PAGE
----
Unions NSW has urged state government agencies to do everything they can to support the public service in receiving the COVID-19 jab, following reports that paid vaccine leave has been made available to public sector workers.
In an internal circular issued by the Department of Premier and Cabinet on July 16 — and reported by Guardian Australia — the state government has given all of its departments and agencies the green light to provide support for staff who want the jab.
The updated guidelines noted that agencies can give staff who wish to receive the vaccine ‘access to special leave of up to two hours or an equivalent payment at base rate of pay’, in addition to existing leave entitlements. However, staff who experience side effects from the jab will reportedly need to use their paid sick leave.
The guidelines noted that managers can ask for proof of vaccine appointments when assessing leave applications, and has directed them to ensure frontline services continue to be delivered. Staff have also been encouraged to utilise flexible working arrangements to assist with their vaccination.
In a statement on Monday, Unions NSW said that the guidelines, while welcome, needed to be strengthened to maximise the number of public sector workers getting the vaccine.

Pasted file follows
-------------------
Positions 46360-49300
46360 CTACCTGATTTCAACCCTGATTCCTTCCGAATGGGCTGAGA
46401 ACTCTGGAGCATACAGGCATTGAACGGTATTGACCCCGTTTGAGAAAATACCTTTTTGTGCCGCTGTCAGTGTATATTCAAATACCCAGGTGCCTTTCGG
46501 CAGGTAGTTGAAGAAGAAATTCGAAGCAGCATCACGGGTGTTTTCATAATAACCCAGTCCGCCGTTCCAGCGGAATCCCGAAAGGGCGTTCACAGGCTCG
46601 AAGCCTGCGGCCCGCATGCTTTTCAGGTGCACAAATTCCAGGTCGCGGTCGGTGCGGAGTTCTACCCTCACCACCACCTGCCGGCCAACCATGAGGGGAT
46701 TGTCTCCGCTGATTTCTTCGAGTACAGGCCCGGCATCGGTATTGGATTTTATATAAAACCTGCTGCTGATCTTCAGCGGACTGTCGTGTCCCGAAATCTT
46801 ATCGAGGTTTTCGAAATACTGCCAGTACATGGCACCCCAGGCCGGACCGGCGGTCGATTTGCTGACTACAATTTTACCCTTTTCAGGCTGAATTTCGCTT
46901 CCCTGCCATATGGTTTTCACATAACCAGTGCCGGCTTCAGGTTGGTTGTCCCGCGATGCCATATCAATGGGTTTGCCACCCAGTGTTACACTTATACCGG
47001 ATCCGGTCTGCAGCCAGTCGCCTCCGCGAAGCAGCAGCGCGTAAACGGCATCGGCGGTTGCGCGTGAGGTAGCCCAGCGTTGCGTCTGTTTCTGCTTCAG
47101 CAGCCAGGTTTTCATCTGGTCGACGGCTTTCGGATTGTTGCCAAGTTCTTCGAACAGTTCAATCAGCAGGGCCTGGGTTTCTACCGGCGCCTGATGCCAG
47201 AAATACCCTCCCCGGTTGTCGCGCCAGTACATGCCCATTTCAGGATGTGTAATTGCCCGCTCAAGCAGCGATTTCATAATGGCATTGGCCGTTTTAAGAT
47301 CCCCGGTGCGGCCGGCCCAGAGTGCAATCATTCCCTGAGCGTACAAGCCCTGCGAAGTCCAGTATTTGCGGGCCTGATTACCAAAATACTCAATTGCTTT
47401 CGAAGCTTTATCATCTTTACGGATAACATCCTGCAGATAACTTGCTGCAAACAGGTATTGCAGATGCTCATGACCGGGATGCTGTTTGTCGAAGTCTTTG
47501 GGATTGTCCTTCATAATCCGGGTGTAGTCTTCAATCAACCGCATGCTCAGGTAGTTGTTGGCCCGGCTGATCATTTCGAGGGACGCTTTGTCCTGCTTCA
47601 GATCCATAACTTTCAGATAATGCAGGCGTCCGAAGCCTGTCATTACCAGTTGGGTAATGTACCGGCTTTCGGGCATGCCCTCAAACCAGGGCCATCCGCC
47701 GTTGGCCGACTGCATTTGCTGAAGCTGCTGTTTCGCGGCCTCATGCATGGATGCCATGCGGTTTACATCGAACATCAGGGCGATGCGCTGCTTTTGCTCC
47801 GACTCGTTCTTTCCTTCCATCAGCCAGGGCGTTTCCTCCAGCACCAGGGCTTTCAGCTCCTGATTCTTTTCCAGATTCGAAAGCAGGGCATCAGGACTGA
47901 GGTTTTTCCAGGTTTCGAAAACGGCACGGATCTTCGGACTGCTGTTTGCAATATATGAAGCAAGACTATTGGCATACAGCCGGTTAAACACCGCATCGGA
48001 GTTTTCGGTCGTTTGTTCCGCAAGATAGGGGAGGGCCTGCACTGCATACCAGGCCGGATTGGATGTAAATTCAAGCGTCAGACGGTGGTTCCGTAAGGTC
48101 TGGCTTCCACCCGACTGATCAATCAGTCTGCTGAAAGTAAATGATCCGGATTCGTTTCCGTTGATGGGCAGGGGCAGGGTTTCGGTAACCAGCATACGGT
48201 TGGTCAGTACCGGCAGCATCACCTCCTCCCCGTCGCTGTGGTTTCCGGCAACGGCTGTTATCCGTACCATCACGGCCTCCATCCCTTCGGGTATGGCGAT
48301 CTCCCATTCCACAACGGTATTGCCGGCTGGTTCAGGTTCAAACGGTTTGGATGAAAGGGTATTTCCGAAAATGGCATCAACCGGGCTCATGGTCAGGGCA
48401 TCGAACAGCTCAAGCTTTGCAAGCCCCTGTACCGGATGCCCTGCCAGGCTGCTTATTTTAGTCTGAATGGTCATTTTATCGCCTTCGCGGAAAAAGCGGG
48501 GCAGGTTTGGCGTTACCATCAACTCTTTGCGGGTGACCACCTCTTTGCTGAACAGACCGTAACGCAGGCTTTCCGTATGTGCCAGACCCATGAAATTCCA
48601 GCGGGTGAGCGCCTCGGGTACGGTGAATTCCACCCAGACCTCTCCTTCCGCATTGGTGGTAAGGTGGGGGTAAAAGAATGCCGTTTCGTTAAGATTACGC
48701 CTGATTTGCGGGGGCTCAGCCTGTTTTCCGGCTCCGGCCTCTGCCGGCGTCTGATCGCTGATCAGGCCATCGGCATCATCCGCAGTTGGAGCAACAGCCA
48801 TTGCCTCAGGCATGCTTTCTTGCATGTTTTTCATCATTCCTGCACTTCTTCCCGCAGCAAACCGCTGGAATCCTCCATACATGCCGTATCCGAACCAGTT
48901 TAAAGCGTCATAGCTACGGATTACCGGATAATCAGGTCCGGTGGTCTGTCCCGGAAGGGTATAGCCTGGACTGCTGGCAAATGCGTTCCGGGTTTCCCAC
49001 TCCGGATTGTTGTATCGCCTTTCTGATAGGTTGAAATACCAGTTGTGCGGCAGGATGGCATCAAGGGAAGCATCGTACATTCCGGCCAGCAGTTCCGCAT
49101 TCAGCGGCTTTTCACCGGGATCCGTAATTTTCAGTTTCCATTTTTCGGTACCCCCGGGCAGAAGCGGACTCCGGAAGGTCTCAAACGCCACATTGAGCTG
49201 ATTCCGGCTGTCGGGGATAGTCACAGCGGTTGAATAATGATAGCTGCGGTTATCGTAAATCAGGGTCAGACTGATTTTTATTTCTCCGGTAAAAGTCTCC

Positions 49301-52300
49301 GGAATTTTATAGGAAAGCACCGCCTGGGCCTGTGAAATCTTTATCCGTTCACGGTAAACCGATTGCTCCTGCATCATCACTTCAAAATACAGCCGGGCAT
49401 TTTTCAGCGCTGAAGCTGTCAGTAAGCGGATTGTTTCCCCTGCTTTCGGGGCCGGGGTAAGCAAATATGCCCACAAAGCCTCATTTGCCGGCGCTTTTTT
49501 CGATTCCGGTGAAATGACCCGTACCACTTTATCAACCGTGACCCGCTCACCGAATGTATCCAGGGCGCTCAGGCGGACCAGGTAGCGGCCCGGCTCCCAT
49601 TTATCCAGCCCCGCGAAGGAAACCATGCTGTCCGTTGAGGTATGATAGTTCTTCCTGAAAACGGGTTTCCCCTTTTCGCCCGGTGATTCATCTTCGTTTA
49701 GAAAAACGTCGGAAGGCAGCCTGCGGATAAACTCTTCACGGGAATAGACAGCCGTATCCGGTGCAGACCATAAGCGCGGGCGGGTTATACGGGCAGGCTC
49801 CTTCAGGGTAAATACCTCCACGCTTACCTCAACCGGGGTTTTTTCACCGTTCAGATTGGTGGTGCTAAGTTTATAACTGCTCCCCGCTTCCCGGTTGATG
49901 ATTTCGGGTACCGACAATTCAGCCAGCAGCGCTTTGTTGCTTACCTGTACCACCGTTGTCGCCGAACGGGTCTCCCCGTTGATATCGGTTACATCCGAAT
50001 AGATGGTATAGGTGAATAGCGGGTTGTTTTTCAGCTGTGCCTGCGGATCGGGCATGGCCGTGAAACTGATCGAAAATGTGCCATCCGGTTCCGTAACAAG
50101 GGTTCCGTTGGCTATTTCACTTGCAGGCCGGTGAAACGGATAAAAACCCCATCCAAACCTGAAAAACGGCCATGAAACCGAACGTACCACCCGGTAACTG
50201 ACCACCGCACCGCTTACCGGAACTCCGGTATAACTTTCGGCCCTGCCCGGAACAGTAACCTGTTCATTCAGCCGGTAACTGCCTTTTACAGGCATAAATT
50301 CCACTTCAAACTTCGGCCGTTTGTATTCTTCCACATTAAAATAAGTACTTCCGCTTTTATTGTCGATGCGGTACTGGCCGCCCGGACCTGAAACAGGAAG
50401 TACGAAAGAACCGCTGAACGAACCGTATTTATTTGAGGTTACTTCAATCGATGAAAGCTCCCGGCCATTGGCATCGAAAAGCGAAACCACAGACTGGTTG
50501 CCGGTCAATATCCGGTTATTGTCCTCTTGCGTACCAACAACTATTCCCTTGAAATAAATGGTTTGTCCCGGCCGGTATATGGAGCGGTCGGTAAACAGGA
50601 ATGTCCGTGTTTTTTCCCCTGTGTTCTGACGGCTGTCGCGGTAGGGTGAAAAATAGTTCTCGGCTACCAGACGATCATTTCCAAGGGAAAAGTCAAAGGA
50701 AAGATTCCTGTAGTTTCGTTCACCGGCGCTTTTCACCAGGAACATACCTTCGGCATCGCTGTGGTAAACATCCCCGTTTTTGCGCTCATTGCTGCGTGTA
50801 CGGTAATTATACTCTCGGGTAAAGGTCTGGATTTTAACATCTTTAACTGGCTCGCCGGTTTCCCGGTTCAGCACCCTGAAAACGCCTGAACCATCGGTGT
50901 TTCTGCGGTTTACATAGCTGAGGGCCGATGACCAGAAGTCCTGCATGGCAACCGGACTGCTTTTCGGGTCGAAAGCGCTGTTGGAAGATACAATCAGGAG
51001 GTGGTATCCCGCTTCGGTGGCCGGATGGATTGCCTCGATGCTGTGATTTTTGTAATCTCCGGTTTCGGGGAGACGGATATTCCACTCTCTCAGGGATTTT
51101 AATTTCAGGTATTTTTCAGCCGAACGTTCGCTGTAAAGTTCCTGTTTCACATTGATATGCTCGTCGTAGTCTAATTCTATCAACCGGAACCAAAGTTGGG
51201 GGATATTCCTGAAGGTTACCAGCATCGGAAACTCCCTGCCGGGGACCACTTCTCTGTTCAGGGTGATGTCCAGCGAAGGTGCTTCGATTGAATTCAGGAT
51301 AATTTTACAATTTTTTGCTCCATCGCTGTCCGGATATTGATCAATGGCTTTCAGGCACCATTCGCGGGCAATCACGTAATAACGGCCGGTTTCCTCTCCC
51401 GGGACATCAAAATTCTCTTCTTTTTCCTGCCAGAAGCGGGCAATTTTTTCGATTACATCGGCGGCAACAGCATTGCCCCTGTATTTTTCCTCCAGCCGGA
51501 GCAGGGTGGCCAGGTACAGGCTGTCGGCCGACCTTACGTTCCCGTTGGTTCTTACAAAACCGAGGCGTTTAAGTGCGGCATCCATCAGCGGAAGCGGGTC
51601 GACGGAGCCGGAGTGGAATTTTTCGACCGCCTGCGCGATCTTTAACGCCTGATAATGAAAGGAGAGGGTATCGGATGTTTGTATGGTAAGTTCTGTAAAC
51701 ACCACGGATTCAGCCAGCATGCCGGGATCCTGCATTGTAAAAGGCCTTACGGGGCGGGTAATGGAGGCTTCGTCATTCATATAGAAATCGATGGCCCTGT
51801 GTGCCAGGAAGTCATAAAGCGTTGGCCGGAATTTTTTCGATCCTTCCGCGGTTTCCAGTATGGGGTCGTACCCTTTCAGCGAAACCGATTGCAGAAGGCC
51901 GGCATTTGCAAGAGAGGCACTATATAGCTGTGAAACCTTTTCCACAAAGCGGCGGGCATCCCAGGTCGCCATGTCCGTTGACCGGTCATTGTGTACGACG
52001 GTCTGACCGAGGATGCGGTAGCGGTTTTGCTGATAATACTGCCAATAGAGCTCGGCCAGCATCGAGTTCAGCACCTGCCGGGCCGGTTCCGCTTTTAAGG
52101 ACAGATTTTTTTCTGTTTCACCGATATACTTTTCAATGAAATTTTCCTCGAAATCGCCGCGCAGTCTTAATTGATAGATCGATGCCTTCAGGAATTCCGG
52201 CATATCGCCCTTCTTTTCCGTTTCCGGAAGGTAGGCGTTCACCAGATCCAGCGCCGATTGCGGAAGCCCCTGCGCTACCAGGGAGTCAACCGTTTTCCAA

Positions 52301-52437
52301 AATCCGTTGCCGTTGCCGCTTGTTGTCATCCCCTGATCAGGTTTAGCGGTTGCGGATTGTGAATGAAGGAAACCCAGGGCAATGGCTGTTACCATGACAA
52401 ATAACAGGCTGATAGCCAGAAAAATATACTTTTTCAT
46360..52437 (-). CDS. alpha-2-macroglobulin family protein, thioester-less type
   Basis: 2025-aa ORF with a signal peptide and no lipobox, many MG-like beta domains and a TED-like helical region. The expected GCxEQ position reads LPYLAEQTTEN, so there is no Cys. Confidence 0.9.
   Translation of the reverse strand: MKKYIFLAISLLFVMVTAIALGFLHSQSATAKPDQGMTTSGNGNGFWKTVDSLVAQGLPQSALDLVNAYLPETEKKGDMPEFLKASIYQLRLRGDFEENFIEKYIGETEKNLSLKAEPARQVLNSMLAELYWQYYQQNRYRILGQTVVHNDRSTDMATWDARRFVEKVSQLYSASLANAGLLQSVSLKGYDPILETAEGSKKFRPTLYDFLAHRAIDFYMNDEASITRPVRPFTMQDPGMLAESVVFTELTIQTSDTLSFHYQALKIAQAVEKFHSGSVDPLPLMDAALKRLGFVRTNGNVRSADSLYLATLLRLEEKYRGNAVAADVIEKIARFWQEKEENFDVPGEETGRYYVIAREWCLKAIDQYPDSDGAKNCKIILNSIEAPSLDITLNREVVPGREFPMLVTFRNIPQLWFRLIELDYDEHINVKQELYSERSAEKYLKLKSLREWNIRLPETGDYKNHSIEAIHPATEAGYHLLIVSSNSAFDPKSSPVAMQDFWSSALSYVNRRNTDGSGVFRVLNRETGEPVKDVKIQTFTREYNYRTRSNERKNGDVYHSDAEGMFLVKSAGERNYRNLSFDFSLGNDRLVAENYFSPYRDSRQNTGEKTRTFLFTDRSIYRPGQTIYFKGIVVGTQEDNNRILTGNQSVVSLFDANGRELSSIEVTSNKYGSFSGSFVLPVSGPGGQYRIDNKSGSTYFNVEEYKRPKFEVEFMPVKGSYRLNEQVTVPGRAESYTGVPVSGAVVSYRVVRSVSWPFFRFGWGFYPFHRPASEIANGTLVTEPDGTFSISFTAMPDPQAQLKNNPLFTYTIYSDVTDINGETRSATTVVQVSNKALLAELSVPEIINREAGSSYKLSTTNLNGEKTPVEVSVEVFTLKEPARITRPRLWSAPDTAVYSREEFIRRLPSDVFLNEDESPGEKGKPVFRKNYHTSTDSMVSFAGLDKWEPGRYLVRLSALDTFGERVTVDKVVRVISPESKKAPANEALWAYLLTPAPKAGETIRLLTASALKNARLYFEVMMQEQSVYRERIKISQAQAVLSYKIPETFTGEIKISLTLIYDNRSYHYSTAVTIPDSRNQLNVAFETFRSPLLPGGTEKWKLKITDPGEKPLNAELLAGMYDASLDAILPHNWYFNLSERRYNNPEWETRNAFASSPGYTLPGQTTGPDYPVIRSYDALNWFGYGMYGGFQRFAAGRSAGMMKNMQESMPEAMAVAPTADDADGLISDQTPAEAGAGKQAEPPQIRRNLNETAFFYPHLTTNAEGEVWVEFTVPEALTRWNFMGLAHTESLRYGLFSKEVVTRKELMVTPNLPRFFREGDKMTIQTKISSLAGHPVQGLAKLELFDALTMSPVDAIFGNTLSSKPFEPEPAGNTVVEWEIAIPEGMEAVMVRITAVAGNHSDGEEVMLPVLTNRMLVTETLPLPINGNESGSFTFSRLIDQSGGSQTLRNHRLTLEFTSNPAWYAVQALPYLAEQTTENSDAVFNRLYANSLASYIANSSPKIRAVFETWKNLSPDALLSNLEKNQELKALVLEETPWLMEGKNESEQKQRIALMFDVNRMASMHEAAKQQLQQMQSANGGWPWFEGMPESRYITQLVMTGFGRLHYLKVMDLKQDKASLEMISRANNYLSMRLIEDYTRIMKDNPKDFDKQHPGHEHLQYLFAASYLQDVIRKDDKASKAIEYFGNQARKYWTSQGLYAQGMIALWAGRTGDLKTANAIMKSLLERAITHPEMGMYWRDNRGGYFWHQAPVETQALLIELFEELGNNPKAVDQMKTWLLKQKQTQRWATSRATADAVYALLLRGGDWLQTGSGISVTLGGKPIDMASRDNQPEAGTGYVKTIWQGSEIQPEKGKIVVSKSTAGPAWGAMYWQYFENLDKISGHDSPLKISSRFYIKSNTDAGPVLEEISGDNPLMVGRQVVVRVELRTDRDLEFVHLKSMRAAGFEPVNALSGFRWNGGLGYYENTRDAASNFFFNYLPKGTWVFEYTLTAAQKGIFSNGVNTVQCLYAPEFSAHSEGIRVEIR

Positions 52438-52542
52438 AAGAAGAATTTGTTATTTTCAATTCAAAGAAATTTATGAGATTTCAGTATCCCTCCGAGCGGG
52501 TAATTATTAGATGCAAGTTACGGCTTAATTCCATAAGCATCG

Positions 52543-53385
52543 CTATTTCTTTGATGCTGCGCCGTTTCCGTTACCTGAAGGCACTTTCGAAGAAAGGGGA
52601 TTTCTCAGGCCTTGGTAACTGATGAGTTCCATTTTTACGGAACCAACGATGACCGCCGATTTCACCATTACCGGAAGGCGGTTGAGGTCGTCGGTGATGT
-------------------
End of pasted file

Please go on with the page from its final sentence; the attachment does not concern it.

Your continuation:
“This entitlement needs to be strengthened beyond an aspiration into an obligation,” Unions NSW secretary Mark Morey said.
“Agencies must do everything possible to support staff getting vaccinated. That would both speed up the vaccination effort and set the right example to other employers.”
Morey said it was ‘mystifying’ that the state government chose to issue the directive to its agencies internally, rather than publicly.
“As the premier and chief medical officer have themselves said, we desperately need to get jabs into arms. It needs to be as easy and attractive as possible,” he said.
Unions NSW is also calling on Premier Gladys Berejiklian to push for the return of JobKeeper at National Cabinet, as well as for a universal entitlement to paid vaccination leave for all Australian workers.
“Given the current outbreak is now considered a national emergency, the case to revive Jobkeeper is undeniable,” Morey said.
“To get this under control workers need to know there is zero incentive to leave home. Jobkeeper is tried and tested. It works. Gladys Berejiklian must insist on this at National Cabinet and not take no for an answer.”
NSW recorded 145 new COVID-19 cases on Monday, as pharmacists across the state began administering the AstraZeneca vaccine to people over the age of 40.